According to Polaris, the NGK BPR9ES and NGK BPR9EVX spark plugs are acceptable substitutes for the Champion RN57YCC and RN57YC spark plugs now found on Polaris engines. The NGK plugs seem to have better sealing gaskets that reduce seepage anytime the plugs have been removed and reinstalled. The ”EV” is a premium fine-wire electrode version of the “ES”.
Which brings to light another question, what is the difference between the Champion RN57YC and RN57YCC? According to Polaris, the RN57YC is also an acceptable replacement for the more commonly used RN57YCC, and that engine damage will not result from this substitution. The CC plug has a longer copper ground electrode for higher heat conductivity, with more coverage (longer ground electrode) for increased plug life, and reduced RFI (radio frequency interference). The CC plug is the better choice, but you can run the single-C version if needed.
It is also generally accepted to substitute the new NGK BR9ECS spark plug for all BR9ES applications. The ECS plug is now common issue on most if not all Ski-Doo two-strokes. This plug has a conical shape base which can allow for a shorter center electrode and a shorter ground electrode in comparison to the old standard BR9ES. The benefits of this are a reduction in pre-ignition and detonation by dissipating heat more efficiently via the electrode and conical shape base, along with a reduced chance of vibration breakage with the shorter ground electrode. And, they cost about twice what the BR9ES does.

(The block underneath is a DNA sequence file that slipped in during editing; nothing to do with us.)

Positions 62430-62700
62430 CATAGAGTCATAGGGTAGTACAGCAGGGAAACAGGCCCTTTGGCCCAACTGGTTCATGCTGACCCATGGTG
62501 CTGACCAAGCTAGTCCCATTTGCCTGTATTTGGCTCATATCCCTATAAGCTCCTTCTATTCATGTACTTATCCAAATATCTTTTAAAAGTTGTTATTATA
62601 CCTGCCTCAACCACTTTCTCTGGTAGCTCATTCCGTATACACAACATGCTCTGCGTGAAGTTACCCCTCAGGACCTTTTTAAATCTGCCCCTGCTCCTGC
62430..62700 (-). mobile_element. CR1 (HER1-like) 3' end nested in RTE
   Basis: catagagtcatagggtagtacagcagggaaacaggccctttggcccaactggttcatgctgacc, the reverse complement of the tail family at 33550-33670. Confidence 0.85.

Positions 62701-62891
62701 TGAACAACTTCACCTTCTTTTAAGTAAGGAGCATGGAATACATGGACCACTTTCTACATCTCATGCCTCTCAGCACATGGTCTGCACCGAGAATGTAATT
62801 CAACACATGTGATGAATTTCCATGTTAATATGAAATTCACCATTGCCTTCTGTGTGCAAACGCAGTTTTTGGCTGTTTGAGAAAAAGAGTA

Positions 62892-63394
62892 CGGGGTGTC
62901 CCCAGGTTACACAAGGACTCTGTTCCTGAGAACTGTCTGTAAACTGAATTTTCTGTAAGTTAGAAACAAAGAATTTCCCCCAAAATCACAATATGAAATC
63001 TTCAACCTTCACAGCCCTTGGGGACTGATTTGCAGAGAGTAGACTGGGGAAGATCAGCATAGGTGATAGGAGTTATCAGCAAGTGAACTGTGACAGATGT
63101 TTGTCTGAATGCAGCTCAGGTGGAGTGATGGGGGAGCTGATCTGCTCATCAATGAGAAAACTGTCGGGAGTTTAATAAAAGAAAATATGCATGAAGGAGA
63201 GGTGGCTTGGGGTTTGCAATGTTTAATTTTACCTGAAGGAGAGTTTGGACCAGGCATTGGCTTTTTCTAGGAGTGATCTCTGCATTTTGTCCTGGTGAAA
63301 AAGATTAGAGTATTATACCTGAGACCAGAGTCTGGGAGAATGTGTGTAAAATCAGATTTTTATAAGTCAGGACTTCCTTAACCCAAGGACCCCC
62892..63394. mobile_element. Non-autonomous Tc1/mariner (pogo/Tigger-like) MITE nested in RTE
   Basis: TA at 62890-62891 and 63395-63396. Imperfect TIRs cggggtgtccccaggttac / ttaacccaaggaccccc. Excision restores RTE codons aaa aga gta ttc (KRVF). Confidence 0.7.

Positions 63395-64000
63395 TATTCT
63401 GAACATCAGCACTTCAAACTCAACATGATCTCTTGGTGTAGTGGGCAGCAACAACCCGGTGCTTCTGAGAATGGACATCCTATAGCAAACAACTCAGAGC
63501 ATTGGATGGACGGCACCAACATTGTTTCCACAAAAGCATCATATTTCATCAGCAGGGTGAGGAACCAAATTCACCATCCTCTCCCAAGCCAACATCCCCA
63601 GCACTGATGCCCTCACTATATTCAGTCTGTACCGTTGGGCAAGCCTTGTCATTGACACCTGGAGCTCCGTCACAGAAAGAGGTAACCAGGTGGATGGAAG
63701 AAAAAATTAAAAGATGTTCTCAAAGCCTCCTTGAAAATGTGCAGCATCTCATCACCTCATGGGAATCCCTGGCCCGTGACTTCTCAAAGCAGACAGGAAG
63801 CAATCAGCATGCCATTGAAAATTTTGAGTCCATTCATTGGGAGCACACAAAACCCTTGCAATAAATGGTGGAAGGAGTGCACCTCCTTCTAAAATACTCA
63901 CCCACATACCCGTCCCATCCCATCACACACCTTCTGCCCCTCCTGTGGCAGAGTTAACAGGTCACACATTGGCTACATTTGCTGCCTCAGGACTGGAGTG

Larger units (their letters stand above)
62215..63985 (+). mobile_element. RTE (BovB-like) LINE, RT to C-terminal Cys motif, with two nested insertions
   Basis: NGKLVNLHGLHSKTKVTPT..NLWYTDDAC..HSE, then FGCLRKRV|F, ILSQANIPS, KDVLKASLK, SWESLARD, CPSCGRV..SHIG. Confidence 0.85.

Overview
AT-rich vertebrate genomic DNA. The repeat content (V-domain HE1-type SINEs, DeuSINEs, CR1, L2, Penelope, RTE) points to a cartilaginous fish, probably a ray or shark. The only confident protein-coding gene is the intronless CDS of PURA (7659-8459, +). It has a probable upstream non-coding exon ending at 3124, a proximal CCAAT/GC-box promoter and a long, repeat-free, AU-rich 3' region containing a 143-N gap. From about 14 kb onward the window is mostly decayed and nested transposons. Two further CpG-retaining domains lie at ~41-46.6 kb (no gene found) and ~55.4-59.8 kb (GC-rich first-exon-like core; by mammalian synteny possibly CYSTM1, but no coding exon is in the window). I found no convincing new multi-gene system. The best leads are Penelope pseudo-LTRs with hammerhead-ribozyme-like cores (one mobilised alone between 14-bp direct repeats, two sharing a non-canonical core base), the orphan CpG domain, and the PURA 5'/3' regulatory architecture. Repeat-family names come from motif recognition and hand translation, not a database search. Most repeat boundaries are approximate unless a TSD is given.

The one substitution that is NOT recommended is to use the NGK BR9EYA in anything other than applications that specify this plug. This spark plug is primarily found in Arctic Cat two-stroke applications.